Scuba dives: 12

Highest altitude climbed: 5416 metres (16, 878 feet)

Lowest depth swum below sea level: 30 metres (98 feet)

Trail hikes: 4

Longest hike: 20 days (Annapurna Circuit)

Major news stories of our disappearance: 5 (Google search: Marc + Rose + Nepal)

Strangers who asked me to pose in a photo with them: 4

Temples visited: beaucoup

How many times we changed time zones: 10

Most times zone crossed in a single day: 10

Total distance travelled: 98, 885.4 kms (two times around the earth + 18k leftover)

I may fill in a few spots here and there, add some more travel books and odds and ends. But otherwise, that was our trip.

Merci bien. Thanks for reading.


The day before last: Annapurna Day 19

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This had been completely invisible. Hidden behind a wall of rain and cloud the day before.

It was as if a window blind had been lifted. The extra heat was also welcome, not least to warm up from the last 26hrs of cold, but to dry the path, much of which had turned to mud.

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On this morning we first heard rumours about an avalanche. Thakur had been in touch with his sister in another part of Nepal who had explained there were hundreds of people missing at the top of the Circuit. Rose and I were both shocked: we’d been there five days earlier, and the conditions were amazing. Now we worried someone we knew might be among the missing. (Little did we know.)

It hung over our walk for the day, and many of the trekkers we passed or ran into would ask:

“Did you hear about the avalanche”,  followed by questions about whether we knew any more details.

Hearing of the avalanche higher up, I began to worry about landslides for us. It was known to happen from time to time in this area: two days before, Thakur had pointed out a scar on a big hill where a massive chunk of land had separated from a mountain and slid down hill.

We soon walked past evidence of the storm with branches broken all over the path plus mudslides, of which this was probably the biggest:

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The walk was also difficult for its own reasons: namely, heading 700meters higher in altitude to a village, Ghorepani, that was at 2860metres. After a day’s rest of dancing, popcorn and what felt like bottomless bowls of dhal bhat, we expected to be primed for a climb.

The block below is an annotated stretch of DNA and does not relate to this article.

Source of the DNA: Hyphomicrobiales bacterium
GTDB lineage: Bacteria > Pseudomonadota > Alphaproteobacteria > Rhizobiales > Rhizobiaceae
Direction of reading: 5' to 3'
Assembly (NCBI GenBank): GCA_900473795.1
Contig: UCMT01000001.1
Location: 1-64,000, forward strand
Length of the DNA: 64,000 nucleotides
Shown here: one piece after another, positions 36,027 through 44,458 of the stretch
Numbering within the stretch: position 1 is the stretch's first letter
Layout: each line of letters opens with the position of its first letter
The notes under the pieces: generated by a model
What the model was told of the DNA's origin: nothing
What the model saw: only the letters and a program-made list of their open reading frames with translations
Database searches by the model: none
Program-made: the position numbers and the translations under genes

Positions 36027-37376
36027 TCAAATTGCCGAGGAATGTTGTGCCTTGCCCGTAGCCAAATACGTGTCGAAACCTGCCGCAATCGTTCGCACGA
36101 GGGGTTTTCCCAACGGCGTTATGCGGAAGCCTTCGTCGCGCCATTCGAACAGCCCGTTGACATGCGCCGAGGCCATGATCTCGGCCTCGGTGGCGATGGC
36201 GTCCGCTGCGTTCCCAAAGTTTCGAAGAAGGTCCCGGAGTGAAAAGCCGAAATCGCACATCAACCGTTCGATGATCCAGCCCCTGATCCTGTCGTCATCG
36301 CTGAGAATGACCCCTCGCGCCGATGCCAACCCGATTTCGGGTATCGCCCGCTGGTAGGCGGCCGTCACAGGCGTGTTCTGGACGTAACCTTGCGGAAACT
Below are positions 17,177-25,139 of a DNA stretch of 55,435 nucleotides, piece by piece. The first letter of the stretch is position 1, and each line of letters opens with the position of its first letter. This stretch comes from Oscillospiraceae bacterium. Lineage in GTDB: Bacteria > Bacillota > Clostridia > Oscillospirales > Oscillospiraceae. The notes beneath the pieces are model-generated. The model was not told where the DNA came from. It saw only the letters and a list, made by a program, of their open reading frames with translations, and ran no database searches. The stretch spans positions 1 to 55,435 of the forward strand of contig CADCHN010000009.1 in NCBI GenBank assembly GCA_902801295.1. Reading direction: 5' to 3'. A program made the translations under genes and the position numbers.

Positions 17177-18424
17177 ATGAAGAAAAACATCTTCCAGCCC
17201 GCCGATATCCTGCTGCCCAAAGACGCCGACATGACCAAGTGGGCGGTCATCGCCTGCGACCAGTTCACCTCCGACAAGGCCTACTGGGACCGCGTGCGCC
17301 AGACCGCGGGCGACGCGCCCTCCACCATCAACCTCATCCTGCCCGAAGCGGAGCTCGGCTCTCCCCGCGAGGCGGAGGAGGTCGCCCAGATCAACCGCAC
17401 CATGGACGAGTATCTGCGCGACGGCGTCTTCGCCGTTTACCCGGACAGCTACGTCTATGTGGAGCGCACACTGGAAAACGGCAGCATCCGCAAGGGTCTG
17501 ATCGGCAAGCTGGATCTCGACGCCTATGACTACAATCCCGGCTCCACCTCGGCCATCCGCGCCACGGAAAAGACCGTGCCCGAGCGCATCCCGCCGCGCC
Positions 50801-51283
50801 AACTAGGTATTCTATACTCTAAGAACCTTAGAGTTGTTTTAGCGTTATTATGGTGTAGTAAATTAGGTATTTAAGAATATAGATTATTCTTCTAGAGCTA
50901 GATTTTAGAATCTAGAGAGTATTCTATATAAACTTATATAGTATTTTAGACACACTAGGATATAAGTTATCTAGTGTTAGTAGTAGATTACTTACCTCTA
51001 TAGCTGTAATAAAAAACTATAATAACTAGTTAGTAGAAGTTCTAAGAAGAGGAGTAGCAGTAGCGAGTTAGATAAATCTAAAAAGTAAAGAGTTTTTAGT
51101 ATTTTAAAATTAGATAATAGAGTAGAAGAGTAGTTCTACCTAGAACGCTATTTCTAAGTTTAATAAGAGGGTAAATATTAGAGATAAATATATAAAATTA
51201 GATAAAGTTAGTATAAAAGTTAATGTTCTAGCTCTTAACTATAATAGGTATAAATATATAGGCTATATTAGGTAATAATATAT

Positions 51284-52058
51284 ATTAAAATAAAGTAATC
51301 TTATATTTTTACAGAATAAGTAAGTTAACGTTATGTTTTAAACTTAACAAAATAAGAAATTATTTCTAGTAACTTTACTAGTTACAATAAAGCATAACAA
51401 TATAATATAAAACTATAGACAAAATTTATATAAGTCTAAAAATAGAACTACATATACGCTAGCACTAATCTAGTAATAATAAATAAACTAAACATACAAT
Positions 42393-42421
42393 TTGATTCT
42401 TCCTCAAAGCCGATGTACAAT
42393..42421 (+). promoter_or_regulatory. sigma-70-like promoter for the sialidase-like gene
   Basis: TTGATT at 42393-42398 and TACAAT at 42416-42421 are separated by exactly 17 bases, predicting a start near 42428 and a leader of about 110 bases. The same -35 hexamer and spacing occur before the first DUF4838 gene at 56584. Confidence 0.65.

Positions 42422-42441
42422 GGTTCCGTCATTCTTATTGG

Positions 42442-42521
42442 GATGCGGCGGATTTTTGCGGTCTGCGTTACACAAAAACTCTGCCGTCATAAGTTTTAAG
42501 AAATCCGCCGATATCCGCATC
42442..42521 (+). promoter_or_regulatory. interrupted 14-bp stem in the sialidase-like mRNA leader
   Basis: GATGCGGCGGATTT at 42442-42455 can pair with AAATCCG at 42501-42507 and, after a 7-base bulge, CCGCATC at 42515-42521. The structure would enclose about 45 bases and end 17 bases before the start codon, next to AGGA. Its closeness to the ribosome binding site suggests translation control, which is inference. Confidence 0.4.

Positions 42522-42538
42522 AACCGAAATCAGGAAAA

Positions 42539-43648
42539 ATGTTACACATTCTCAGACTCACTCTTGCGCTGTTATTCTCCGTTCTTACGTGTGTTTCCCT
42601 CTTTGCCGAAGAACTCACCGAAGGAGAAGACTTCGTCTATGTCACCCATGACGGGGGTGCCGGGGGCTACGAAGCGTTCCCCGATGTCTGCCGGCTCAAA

In reality, we had more in common with this dog:

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As before on past climbs, we entered into a shuffle step approach where we rested 2 minutes for every 20 steps we took. Unfortunately, as the day endured the sun didn’t – making it an overcast slog that alternated between humid and cold.

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Regardless, it was a pretty walk, strolling through forests before eventually making it up the last climb that took us into Ghorepani, where, incredibly we seemed to be some of the first trekkers who’d arrived.

It was really not that amazing, since we had left from a village that was only four hours away, but it felt like an enormous victory, given that we were walking uphill as gingerly as if we’d had hip replacements.

Having first dibs on accomodation, Rose and I hustled around the various guesthouses until landing on one that was hard to believe: en suite bathroom (which – though that’s what it was – seems weird to refer a place where plywood acts as both wall and insulation and a thin, dank mattress rests on top of a two-by four bedframe as a suite) but it did the trick, because all was forgiven for the big benefit: ladies and gentlemen, please welcome hot, scalding mother’fukin water!